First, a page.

While waiting in line for the vaunted iPhone 5s yesterday, I had a lot of time to reflect and observe.
I learned about some important changes to AppleCare Plus, Apple's $99 extended warranty program for iPhones and iPads, from one of the staffers a the Apple Store in Atlantic City.
AppleCare Plus extends the iPhone's one-year warranty and 90 days of tech support to two full years and includes accidental damage from drops and submersions, for example.
The original AppleCare Protection Plan (APP) for iPhones was first offered in July 2007 for $69, and it could be purchased any time during its original one-year warranty. The original AppleCare only covered hardware and software failures and it didn't include physical damage.
AppleCare was upgraded in October 2011 when Apple added the "Plus" moniker and began covering physical damage. Under the new "AppleCare Plus" program Apple would replace your damaged iPhone -- for any reason -- for $50 per incident, with a maximum of two incidents.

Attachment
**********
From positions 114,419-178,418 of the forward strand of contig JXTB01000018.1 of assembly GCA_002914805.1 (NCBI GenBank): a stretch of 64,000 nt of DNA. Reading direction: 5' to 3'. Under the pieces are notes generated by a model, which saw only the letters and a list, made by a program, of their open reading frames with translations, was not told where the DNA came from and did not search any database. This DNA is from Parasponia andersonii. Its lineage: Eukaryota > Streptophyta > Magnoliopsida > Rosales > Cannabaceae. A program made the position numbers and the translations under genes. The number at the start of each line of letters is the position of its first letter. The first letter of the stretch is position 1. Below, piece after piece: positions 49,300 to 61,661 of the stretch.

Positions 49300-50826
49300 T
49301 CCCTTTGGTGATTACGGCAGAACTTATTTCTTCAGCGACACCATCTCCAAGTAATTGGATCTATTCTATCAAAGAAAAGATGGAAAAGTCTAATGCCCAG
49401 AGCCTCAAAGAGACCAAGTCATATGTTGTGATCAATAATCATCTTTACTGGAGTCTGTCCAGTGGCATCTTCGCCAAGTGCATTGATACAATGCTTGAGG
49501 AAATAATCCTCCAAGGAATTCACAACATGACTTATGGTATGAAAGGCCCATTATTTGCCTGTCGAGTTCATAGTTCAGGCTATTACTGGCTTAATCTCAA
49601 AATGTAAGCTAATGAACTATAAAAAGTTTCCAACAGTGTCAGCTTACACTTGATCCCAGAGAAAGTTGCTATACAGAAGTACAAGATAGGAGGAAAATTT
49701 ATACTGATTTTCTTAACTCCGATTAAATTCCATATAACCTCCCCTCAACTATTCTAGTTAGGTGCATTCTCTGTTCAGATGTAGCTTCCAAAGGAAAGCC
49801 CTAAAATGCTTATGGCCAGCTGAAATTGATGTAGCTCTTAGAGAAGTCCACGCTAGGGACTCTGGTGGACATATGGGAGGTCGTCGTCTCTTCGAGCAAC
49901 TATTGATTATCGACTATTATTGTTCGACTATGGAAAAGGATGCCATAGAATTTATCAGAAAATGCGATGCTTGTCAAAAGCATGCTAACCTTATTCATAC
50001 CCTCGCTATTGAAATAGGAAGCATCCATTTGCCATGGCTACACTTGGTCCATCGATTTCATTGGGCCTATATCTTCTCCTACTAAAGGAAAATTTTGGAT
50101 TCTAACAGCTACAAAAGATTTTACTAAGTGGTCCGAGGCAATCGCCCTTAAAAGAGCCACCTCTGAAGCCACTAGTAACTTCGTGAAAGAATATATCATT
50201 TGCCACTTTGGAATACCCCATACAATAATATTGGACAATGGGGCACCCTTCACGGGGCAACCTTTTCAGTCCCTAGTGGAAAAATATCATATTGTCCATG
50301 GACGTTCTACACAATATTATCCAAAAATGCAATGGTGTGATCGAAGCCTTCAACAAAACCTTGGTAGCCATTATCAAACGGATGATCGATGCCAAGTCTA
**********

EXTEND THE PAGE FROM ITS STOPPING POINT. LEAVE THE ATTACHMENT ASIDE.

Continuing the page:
Apple has increased the per incident charge of AppleCare Plus with the release of the iPhone 5s and 5c by 60 percent. It now costs $79 per incident, for a maximum of two incidents over the plan's two years. Previously you could purchase a replacement iPhone for $50 under the program.
AppleCare+ must be purchased within 30 days of iPhone purchase and requires inspection of your iPhone and proof of purchase. You can no longer purchase AppleCare after an incident has occurred.
For more information see the AppleCare+ Terms and Conditions and the frequently asked questions.
To call AppleCare Plus essential might be the understatement of the year. Being mobile devices, iPhones (and iPads, for that matter) are extremely susceptible to damage by their very nature. The fact that they're manufactured out of a thin layer of glass (two layers of glass in the case of the iPhone) makes an extended warranty even more critical.
Just make sure that you purchase AppleCare when you buy your new iPhone 5s or 5c because you won't be able to purchase it after the fact.
What's your AppleCare story? Do you usually buy it on iPhones?
[Update: This post previously stated that AppleCare had to be purchased at the time of iPhone purchase, which is incorrect, you have 30 days. This was corrected and I regret the error.]